Important: The POPLINE website will retire on September 1, 2019. Click here to read about the transition.

Your search found 2 Results

  1. 1
    340984
    Peer Reviewed

    Global Call to Action: Maximize the public health impact of intermittent preventive treatment of malaria in pregnancy in sub-Saharan Africa.

    Chico RM; Dellicour S; Roman E; Mangiaterra V; Coleman J; Menendez C; Majeres-Lugand M; Webster J; Hill J

    Malaria Journal. 2015; 14:207.

    Intermittent preventive treatment of malaria in pregnancy is a highly cost-effective intervention which significantly improves maternal and birth outcomes among mothers and their newborns who live in areas of moderate to high malaria transmission. However, coverage in sub-Saharan Africa remains unacceptably low, calling for urgent action to increase uptake dramatically and maximize its public health impact. The ‘Global Call to Action’ outlines priority actions that will pave the way to success in achieving national and international coverage targets. Immediate action is needed from national health institutions in malaria-endemic countries, the donor community, the research community, members of the pharmaceutical industry and private sector, along with technical partners at the global and local levels, to protect pregnant women and their babies from the preventable, adverse effects of malaria in pregnancy © 2015 Chico et al. Open Access.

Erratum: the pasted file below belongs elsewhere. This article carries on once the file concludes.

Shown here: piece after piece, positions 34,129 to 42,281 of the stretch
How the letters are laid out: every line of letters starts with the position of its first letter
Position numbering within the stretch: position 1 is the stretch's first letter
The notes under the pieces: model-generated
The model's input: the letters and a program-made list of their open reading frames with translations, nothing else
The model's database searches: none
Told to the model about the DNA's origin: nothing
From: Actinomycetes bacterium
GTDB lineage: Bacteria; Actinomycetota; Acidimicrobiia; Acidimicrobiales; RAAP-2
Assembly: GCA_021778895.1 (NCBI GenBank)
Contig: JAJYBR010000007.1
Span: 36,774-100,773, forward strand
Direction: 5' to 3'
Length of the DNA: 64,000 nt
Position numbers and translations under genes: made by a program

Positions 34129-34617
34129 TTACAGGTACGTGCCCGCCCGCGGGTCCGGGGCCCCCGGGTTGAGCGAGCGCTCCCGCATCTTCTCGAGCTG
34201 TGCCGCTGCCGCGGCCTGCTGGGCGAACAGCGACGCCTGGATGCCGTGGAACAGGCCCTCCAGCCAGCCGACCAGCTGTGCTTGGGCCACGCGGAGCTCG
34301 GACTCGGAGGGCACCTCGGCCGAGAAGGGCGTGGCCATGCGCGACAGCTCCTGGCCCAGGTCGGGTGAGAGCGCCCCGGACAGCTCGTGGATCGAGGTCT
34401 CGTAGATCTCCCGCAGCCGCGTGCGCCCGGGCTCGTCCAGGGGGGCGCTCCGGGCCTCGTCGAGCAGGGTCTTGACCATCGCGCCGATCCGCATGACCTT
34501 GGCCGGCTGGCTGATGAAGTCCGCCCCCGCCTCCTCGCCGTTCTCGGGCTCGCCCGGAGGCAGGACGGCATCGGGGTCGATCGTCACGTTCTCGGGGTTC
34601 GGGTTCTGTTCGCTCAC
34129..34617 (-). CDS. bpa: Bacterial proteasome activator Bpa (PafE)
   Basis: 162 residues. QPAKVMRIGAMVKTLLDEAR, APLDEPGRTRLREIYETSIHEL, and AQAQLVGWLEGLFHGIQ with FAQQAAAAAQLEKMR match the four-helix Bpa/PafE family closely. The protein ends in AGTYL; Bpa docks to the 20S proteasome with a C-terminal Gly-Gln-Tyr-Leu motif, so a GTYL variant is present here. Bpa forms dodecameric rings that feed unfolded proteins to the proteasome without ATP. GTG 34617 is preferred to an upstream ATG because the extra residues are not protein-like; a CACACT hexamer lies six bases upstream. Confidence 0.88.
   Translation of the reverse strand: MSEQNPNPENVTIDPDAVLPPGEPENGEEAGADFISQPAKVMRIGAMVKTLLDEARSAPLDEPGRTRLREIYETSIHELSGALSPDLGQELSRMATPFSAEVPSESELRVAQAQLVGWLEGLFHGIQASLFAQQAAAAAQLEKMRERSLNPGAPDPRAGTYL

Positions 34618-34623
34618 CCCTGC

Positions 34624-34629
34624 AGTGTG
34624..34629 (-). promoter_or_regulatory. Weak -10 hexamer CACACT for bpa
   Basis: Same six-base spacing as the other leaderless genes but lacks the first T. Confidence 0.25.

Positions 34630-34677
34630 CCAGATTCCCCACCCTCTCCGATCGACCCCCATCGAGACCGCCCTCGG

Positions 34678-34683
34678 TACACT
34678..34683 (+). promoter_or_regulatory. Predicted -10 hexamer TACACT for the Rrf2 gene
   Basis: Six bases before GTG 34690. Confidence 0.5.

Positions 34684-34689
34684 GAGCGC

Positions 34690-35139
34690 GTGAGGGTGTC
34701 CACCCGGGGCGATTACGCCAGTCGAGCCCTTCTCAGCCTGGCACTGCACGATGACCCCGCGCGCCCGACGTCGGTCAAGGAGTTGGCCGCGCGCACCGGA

Add to my documents.
  2. 2
    195997
    Peer Reviewed

    Malaria: reemerging disease in Africa.

    Nchinda TC

    Emerging Infectious Diseases. 1998 Jul-Sep; 4(3):398-403.

    A recent upsurge of malaria in endemic-disease areas with explosive epidemics in many parts of Africa is probably caused by many factors, including rapidly spreading resistance to antimalarial drugs, climatic changes, and population movements. In Africa, malaria is caused by Plasmodium falciparum and is transmitted by Anopheles gambiae complex. Control efforts have been piecemeal and not coordinated. Strategies for control should have a solid research base both for developing antimalarial drugs and vaccines and for better understanding the pathogenesis, vector dynamics, epidemiology, and socioeconomic aspects of the disease. An international collaborative approach is needed to build appropriate research in a national context and to effectively translate research results into practical applications in the field. The Multilateral Initiative for Malaria in Africa can combine all of the above strategies to plan and coordinate partnerships, networking, and innovative approaches between African scientists and their Northern partners. (author's)
    Add to my documents.